(A sequel to “All She Ever Wanted“)

The Williams Ranch, somewhere in the American West – June 1919

He watched her, looking out over the horizon, sitting there on the porch of the home they’d shared for thirty years.  She looked peaceful, but he knew she wasn’t.  Resigned maybe, but peaceful?  No.

Matthew followed Grace’s gaze to the distant hills.  It was as if she were waiting for something, for some miracle that would change the fact that Carl Lewis was gone.

It had happened so quickly, though it wasn’t like they didn’t know the day would come.  He had slipped away, quietly in the night.  Grace hadn’t been there.  She’d arrived moments after…after her father had gone, leaving behind a family that loved him more than words could express and enough memories to last a lifetime.

Matthew reached out and touched her shoulder.  Grace placed her hand over his, accepting his support, hoping her husband would understand her appreciation of his loving gesture.

A simple touch, a simple smile, or a hug.  There was nothing to take the place of a hug from Matthew Williams.  It held a magic all its own, with the power to make the world right, at least Grace’s world anyway.

She loved him more than life.  She hoped somehow he knew.  Grace stood and melted into one of his hugs now, discretely wiping at a tear that had escaped from the reservoir, which never seemed to run dry.

Wordlessly, she looked into his eyes, finding the love and support she needed.  The blue eyes were shining, as if he knew secret.

She tipped her head, “I can read you like a book, Matthew Williams.  You got somethin’ brewin’ in that mind ‘a yours.”

“Nope, nothin’,” he denied, though he knew his wife knew better.

Grace waited, knowing if she prodded, it would only take longer for Matthew to reveal whatever it was he had up his sleeve.

“You’re not doin’ nothin’ important right now, are ya?”  He knew she wasn’t.

“Only broodin’.  That can wait.”

“Good!  We got us a picnic to attend.”  He took her hand and led her to the carriage he had ready and waiting in the barn.

“Can’t have a picnic without food.”  She attempted to free her hand, but he tightened his grip.

“Already got it covered.”  He lifted a cloth, revealing a basket of picnic lunch, neatly packed for two.


“I remember this place!”

They had driven for a long time, past ranches she knew well, past the road where they would turn to head into town, until they finally reached it.  The small clearing near the pond was sheltered by pines.  It had been their special place.  She had snuck out of the house to meet him here dozens of times, while they were courting.  She smiled and blushed now, remembering.

Matthew smiled too, with a few memories of his own.  He feared Carl Lewis might have come after him with a shotgun if he’d known about those memories, back then.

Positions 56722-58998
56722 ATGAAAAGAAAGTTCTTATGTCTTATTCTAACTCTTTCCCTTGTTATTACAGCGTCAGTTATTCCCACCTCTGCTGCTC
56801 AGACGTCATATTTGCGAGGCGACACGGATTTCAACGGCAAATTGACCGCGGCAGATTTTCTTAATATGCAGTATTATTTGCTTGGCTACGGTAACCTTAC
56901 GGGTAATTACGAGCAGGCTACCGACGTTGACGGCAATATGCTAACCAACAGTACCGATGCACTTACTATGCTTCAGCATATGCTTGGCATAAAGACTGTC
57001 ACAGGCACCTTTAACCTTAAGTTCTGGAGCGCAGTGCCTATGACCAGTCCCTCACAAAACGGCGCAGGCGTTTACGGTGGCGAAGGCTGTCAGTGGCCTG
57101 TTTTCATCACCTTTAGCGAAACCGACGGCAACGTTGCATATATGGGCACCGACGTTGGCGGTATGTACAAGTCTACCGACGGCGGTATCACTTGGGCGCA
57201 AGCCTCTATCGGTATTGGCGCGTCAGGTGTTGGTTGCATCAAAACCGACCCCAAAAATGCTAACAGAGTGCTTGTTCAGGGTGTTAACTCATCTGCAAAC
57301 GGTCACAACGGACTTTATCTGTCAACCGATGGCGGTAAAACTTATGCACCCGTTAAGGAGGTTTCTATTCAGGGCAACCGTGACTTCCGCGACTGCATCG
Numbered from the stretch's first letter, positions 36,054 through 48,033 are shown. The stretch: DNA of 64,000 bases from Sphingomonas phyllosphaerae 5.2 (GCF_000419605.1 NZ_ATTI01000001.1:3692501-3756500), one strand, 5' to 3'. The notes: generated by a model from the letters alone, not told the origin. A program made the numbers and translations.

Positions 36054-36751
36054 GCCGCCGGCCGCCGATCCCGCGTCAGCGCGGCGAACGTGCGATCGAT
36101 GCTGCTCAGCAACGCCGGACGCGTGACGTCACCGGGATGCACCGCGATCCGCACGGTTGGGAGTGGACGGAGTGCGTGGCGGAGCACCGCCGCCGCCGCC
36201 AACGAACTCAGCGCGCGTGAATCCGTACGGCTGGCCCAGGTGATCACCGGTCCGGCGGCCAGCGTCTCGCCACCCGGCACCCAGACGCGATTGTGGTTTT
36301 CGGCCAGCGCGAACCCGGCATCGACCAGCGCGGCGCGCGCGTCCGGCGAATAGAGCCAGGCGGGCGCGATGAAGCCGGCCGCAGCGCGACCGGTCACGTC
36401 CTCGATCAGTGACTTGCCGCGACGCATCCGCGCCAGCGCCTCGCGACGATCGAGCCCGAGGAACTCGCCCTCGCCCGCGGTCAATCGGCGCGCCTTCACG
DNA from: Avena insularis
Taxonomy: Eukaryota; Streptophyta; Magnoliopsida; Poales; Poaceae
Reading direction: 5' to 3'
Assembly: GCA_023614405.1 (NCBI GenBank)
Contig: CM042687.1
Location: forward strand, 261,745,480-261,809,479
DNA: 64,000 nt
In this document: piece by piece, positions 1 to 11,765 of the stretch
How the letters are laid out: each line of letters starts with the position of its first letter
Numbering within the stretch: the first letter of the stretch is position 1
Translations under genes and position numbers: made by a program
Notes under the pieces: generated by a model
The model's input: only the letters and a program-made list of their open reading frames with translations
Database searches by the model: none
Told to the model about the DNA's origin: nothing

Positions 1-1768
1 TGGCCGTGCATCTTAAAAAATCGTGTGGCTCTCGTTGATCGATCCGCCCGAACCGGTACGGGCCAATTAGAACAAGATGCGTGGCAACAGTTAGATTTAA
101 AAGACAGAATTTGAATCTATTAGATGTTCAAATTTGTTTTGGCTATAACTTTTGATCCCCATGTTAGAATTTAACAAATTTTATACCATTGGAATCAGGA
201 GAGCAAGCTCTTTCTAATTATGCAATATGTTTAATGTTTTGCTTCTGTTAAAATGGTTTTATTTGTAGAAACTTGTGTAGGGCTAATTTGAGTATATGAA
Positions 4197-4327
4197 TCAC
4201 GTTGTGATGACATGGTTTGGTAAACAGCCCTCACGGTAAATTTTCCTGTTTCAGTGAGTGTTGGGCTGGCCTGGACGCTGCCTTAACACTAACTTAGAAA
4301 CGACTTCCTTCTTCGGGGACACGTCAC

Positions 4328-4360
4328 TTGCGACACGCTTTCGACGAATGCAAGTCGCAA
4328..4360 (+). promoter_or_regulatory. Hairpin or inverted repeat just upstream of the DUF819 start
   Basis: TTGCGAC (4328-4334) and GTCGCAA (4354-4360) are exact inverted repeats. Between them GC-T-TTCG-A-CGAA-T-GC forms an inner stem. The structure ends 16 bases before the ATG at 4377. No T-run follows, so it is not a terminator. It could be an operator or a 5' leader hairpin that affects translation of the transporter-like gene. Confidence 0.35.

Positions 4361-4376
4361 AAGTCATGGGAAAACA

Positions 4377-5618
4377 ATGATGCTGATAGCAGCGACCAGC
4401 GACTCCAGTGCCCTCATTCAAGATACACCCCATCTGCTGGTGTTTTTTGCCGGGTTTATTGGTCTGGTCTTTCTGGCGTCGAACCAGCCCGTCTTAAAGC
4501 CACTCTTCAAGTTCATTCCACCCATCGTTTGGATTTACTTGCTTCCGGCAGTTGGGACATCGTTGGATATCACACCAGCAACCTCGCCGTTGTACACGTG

He jumped down from the carriage and lifted Grace to the ground before he spread a blanket over the pine needles.

Grace had her shoes off already, dipping her toes at the water’s edge.  “Colder than I remember,” she remarked, thinking of how many times they’d met for a late night swim.

“Not one bit colder.  You gettin’ old on me, Gracie?” he teased, tossing his shirt onto the nearby blanket, along with several other items of clothing unnecessary for skinny-dipping.

“Just don’t you forget who’s older!”  Her eyes flashed, accepting the dare he’d just extended as her clothes joined his on the blanket.



“Hmmm?”  Matthew was almost asleep on the blanket, his wife tucked comfortably in the crook of his arm, his stomach satisfied with chicken and cookies.

“You s’pose we’ll be married long as they were?”

“Long as who were?”

She let out a heavy sigh and rolled her eyes.  “My Pa and Ma.”

“Not if you keep talkin’ when I’m tryin’ to sleep.”

She shot him a look.

This drew a laugh from Matthew and he rolled over, pinning her beneath him, kissing her.  “Remind me, how long were they married?”

“Sixty-five years.”

“Whew!”  Matthew shook his head in disbelief, insinuating a marriage that long was unthinkable.  “Don’t think I can commit to sixty-five years, Gracie.”

Her look changed to one of disappointment.

“But I’ll make ya a deal.”

“What kind’a deal?” her eyes narrowed.

“We been married thirty years this month, right?”

Grace nodded.

“I can give ya thirty more, but that’s all I’m committin’ to right now.”

Her eyes softened and she pulled him into a long, enticing kiss.  “You got yourself a deal, Mr. Williams.  Thirty more years.”  Then, as if suddenly struck with an afterthought, she stopped short, “Oh, but what if…”

“What if what?”  It was Matthew’s turn to look disappointed.

“What if that handsome, blue-eyed cowboy I knew when I was a child shows up, wantin’ me to run off with him, to his mansion out in Calif…”

“Gracie,” Matthew covered her mouth with his, silencing her with a kiss.


“Don’t talk!”


Dedicated to my Dad.

For my husband, Matthew,

Just in case you ever doubt the depth of my commitment, may this short story illustrate the place you’ve always held in my heart.   And the place you always will!

Here’s to thirty more years!

Wedding rings


Grace’s memoirs continue in:  A Quiet Strength


Disclaimer: All publicly recognizable characters, settings, etc. are the property of their respective owners. The original characters and plot are the property of the author. The author is in no way associated with the owners, creators, or producers of any media franchise. No copyright infringement is intended.

June 2009



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